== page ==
- The Rwanda Gacaca courts established in 2001 to deal with genocide crimes have received international acclamation amid sharp criticisms. It is high time Ugandans adopted alternative dispute resolution mechanisms.
Recently, the Foundation For Human Rights Initiative (FHRI) released a report showing that a staggering Shs35 billion a year is spent on feeding the current about 26,000 inmates in Ugandan prisons. I was taken aback! This translates to Shs3,750 per day, Shs112,500 a month and Shs1.35 million a year - spent on feeding each inmate. This is a heavy burden to taxpayers.
This is above the poverty line of many households in Uganda. With many Ugandans living on less than a dollar a day, maintaining such a big number of inmates is illogical. It is important to note that administrative and other costs have not been considered. In my opinion, it is thus more economical to adopt Alternative Dispute Resolution (ADR) mechanisms for national good.
The FHRI report blamed the big number of inmates on the huge backlog of cases and inadequate funding of the Judiciary. The number of judges is considerably smaller than the demand. The report further pinned police officers for lack of investigative skills and turning a blind eye on constitutional obligations while affecting arrests!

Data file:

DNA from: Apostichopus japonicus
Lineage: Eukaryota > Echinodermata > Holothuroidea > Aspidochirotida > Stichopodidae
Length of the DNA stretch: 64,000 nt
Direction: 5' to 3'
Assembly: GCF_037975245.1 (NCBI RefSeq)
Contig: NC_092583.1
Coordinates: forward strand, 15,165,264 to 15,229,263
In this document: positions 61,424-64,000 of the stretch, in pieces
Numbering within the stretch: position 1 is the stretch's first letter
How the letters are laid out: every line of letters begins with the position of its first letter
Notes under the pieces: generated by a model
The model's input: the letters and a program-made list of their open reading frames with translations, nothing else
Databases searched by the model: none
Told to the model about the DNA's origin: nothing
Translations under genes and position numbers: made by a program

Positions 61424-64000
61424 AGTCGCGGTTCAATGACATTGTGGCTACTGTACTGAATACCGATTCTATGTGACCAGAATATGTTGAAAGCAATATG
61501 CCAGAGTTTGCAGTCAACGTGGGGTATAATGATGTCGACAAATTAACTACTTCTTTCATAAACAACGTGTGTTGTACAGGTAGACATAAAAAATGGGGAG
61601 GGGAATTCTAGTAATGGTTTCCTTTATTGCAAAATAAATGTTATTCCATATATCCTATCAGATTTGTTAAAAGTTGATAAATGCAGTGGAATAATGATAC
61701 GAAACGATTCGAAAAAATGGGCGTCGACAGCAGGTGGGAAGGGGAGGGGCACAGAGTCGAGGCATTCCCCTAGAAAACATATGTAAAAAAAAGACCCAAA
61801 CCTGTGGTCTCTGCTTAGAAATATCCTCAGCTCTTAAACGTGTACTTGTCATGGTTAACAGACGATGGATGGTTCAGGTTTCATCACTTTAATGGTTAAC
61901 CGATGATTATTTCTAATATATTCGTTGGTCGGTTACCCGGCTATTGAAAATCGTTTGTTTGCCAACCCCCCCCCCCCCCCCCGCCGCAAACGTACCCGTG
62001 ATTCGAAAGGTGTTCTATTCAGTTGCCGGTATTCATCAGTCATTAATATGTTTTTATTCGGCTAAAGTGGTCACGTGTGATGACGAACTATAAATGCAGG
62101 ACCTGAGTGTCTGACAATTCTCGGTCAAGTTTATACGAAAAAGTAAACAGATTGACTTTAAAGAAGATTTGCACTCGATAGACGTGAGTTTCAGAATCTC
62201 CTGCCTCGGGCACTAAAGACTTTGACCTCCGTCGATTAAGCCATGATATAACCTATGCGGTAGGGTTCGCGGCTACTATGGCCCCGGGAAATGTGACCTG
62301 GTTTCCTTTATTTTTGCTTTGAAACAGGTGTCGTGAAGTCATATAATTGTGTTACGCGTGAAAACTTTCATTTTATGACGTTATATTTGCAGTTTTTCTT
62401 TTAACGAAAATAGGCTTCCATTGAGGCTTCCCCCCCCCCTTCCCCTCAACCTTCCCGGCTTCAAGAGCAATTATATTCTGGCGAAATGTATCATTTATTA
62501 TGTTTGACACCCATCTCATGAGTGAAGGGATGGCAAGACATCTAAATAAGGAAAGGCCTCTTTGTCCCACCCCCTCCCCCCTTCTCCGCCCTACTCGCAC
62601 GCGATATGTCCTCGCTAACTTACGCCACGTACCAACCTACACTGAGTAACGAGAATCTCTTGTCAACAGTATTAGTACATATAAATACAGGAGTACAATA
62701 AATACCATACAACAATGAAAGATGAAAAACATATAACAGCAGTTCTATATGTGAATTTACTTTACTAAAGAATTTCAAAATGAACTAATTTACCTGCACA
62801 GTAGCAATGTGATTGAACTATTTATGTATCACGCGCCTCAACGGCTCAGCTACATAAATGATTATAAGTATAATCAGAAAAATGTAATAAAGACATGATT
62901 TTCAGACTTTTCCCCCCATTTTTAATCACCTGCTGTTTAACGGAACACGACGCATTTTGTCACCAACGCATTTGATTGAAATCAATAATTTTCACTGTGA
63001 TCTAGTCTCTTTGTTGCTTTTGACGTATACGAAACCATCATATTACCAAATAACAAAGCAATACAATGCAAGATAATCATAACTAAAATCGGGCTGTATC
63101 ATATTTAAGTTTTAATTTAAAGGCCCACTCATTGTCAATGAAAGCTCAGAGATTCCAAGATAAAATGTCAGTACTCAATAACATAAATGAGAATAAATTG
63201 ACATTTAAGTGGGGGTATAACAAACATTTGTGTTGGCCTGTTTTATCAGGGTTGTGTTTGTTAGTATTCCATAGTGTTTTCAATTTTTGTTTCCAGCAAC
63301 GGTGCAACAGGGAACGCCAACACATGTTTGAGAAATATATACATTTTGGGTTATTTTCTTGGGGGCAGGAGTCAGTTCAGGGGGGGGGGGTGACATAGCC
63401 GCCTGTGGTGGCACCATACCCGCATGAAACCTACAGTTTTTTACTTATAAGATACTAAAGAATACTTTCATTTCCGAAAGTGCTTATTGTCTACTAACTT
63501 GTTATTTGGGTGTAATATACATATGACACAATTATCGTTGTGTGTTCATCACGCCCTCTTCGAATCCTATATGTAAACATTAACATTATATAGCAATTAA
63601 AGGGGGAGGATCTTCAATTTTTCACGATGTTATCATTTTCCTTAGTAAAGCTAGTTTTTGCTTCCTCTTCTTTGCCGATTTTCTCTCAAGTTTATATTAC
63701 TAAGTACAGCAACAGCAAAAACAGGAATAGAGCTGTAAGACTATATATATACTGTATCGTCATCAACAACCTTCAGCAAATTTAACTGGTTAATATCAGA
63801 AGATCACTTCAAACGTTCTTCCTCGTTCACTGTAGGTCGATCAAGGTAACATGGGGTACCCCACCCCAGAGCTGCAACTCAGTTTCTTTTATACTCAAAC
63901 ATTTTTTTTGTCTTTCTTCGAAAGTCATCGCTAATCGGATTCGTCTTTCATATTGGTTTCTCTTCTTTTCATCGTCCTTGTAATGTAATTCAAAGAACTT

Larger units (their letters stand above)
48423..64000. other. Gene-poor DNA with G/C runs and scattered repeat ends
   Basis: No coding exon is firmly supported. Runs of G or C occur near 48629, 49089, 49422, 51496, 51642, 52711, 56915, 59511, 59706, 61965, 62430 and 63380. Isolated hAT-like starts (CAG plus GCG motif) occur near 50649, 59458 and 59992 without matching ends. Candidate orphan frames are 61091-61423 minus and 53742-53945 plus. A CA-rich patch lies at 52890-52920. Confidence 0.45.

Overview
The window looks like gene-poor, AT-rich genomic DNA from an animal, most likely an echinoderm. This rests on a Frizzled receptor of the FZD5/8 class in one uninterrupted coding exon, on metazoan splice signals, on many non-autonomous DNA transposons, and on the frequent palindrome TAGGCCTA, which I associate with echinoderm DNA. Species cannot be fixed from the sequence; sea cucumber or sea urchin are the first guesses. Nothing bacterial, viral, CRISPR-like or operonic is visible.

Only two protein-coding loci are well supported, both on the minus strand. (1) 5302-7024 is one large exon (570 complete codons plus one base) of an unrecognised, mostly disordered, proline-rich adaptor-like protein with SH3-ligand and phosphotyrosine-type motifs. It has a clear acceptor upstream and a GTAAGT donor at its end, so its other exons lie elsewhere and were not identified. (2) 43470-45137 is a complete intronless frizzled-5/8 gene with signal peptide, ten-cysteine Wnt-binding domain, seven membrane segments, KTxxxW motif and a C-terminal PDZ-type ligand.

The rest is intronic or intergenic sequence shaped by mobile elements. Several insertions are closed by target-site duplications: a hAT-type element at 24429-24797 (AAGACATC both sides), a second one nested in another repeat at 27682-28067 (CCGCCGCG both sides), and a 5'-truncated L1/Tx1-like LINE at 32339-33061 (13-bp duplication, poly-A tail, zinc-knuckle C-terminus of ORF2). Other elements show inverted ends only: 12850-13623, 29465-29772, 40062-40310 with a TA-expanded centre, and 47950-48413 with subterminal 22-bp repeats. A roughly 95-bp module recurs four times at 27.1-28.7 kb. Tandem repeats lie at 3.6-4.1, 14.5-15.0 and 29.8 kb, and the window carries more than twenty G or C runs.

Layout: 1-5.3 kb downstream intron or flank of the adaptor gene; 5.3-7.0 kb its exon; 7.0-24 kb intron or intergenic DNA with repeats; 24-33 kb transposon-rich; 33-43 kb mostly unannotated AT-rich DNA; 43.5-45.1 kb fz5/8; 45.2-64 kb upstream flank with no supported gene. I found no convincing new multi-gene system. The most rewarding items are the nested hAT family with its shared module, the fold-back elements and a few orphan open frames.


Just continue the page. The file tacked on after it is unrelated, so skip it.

ADR, also called Popular Justice, refers to the means and methods of handling disputes within communities by members of the communities themselves. Community-based institutions are better placed to provide inexpensive, expedient, readily accessible and culturally appropriate forms of justice. This is especially true in the current situation in the country where there are many land-related disputes.
Some countries have used ADR with considerable success. In Britain, Popular Justice has been a tool to help the government implement the agenda to tackle anti-social behaviour and the crime associated with it.
The Rwanda Gacaca courts established in 2001 to deal with genocide crimes have received international acclamation amid sharp criticisms. It is high time Ugandans adopted alternative dispute resolution mechanisms.
Ivan Twinoweitu, Gayaza High School